All RPGs and Storygames by Tod Foley are now available at DrivethruRPG and RPGnow. Bring these games to your table!
This blog has been re-posted and edited with permission from Dries Buytaert's blog. Please leave your comments on the original post.
Last week, Matthew Grasmick stepped into the shoes of a developer who has no Drupal experience, and attempted to get a new "Hello world!" site up and running using four different PHP frameworks: WordPress, Laravel, Symfony and Drupal. He shared his experience in a transparent blog post. In addition to detailing the inefficiencies in Drupal's download process and end-user documentation, Matt also shows that out of the four frameworks, Drupal required the most steps to get installed.
While it is sobering to read, I'm glad Matthew brought this problem to the forefront. Having a good evaluator experience is critical as it has a direct impact on adoption rates. A lot goes into a successful evaluator experience: from learning what Drupal is, to understanding how it works, getting it installed and getting your first piece of content published.
So how can we make some very necessary improvements to Drupal's evaluator experience?
I like to think of the evaluator experience as a conversion funnel, similar to the purchase funnel developed in 1898 by E. St. Elmo Lewis. It maps an end-user journey from the moment a product attracts the user's attention to the point of use. It's useful to visualize the process as a funnel, because it helps us better understand where the roadblocks are and where to focus our efforts. For example, we know that more than 13 million people visited Drupal.org in 2017 (top of the funnel) and that approximately 75,000 new Drupal 8 websites launched in production (bottom of the funnel). A very large number of evaluators were lost as they moved down the conversion funnel. It would be good to better understand what goes on in between.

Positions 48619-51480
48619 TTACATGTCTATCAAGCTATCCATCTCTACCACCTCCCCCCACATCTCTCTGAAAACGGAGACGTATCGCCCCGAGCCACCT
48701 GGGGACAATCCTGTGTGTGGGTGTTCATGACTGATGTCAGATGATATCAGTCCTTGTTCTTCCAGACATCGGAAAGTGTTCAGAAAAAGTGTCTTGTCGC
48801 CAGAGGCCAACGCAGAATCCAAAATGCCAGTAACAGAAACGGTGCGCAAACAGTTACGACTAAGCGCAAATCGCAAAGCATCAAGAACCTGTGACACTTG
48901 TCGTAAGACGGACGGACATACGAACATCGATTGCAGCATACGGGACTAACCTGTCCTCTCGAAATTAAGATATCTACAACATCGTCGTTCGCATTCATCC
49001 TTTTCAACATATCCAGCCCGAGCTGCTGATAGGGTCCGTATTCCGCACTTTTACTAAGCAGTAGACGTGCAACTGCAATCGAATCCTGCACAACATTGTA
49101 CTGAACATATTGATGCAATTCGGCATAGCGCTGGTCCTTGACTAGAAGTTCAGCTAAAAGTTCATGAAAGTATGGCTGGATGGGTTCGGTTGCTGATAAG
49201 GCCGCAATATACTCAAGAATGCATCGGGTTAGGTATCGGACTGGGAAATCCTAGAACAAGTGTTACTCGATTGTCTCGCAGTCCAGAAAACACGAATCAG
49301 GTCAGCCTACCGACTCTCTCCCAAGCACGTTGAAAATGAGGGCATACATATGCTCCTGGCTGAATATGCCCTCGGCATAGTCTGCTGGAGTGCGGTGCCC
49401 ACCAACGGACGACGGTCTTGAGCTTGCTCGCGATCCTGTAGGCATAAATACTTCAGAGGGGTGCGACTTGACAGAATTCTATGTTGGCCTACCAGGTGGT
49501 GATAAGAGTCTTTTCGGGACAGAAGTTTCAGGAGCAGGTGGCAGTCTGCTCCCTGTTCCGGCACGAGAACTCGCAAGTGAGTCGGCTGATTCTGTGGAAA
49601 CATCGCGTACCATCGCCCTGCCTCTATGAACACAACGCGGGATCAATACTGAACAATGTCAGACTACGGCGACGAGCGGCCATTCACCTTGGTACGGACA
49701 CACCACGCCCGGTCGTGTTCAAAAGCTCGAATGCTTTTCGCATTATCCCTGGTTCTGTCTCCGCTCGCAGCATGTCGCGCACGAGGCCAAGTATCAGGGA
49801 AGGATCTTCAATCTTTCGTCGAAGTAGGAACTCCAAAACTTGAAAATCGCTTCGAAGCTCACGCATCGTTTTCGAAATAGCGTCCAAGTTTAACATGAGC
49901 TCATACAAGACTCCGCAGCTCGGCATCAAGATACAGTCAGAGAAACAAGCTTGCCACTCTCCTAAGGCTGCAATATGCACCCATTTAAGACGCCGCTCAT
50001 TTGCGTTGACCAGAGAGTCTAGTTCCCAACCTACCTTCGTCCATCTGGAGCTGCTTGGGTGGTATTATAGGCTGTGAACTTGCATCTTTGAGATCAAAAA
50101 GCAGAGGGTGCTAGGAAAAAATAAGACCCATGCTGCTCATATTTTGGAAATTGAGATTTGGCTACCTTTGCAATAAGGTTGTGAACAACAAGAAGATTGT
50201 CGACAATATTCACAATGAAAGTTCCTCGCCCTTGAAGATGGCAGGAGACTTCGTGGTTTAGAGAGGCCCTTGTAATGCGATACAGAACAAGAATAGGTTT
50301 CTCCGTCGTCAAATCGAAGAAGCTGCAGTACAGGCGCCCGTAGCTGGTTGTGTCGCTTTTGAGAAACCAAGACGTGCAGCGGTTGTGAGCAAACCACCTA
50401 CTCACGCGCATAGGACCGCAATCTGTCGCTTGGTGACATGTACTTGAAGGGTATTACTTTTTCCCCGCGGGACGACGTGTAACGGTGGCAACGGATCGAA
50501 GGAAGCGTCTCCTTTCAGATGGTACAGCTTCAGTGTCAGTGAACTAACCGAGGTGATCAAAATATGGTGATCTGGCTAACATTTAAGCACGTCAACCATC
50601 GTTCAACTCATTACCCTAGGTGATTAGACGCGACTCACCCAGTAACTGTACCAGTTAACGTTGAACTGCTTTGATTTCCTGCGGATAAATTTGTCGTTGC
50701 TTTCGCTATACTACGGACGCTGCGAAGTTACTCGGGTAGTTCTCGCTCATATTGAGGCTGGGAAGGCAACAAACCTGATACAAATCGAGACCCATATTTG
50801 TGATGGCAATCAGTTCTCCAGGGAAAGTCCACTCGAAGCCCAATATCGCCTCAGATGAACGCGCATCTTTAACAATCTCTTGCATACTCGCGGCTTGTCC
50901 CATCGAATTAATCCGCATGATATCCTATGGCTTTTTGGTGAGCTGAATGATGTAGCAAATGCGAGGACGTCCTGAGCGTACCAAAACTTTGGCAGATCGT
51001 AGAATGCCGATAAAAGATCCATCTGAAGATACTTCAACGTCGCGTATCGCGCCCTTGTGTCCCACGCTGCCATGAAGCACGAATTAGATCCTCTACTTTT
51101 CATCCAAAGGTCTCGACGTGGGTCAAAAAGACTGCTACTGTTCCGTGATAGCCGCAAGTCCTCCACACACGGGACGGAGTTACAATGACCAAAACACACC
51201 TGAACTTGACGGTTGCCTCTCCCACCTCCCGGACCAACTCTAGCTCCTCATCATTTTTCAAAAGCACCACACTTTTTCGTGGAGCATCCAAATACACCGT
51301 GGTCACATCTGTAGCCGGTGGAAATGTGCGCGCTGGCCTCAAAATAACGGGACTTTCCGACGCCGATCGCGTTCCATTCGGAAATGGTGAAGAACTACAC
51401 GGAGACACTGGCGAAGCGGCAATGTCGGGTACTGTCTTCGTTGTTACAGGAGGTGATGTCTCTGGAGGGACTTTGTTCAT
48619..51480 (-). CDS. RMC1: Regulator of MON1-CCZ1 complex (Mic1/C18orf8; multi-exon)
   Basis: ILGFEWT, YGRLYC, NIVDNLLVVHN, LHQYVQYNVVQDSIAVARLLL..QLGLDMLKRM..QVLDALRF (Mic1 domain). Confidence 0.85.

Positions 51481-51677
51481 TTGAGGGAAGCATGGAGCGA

As you can see from the image above, the Drupal Association plays an important role at the top of the funnel; from educating people about Drupal, to providing a streamlined download experience on Drupal.org, to helping users find themes and modules, and much more.
The Drupal Association could do more to simplify the evaluator experience. For example, I like the idea of the Drupal Association offering and promoting a hosted, one-click trial service. This could be built by extending a service like Simplytest.me into a hosted evaluation service, especially when combined with the upcoming Umami installation profile. (The existing "Try Drupal" program could evolve into a "Try hosting platforms" program. This could help resolve the expectation mismatch with the current "Try Drupal" program, which is currently more focused on showcasing hosting offerings than providing a seamless Drupal evaluation experience.)
The good news is that the Drupal Association recognizes the same needs, and in the past months, we have been working together on plans to improve Drupal's conversional funnel. The Drupal Association will share its 2018 execution plans in the upcoming weeks. As you'll see, the plans address some of the pain points for evaluators (though not necessarily through a hosted trial service, as that could take significant engineering and infrastructure resources).
The Documentation Working Group also plays a very important role in this process. After reading Matthew's post, I reached out to Joe Shindelar, who is a member of the Drupal Documentation Working Group. He explained that the Documentation Working Group has not been meeting regularly nor coordinating initiatives for some time.
It is time to rethink our approach around Drupal's documentation. Adam Hoenich, a long-time Drupal contributor, recommends that documentation becomes a full-fledged core initiative, including the addition of a Documentation Maintainer to the Core Committer team. His proposal includes blocking commits to Drupal on documentation.
I've no doubt that we have to evolve our governance model surrounding documentation. It's hard to write world-class documentation by committee without good governance and Adam's recommendations are compelling. Drupal's API documentation, for example, is governed by the Core Committers; while there is always room for improvement, it's really well-maintained. Some of you might remember that we had an official Documentation Maintainer role in the past, filled by Jennifer Hodgdon. Reinstating this position could bring documentation back into clearer focus and provide the necessary governance. I also suspect that a stronger emphasis on coordination, governance and recognition for documentation work, would inspire more contributors to help.
Last but not least, this also affects the Drupal (Core) Contributors. Evaluators often spend hours trying to get their web server configured, PHP installed or their database setup. As a community, we could help alleviate this pain by deciding to have a single, recommended default installation environment. For example, we could maintain and promote a Docker container (including an official docker-compose.yml) that ships with the latest version of Drupal. It would simplify many of our documentation efforts, and eliminate many roadblocks from the evaluation process.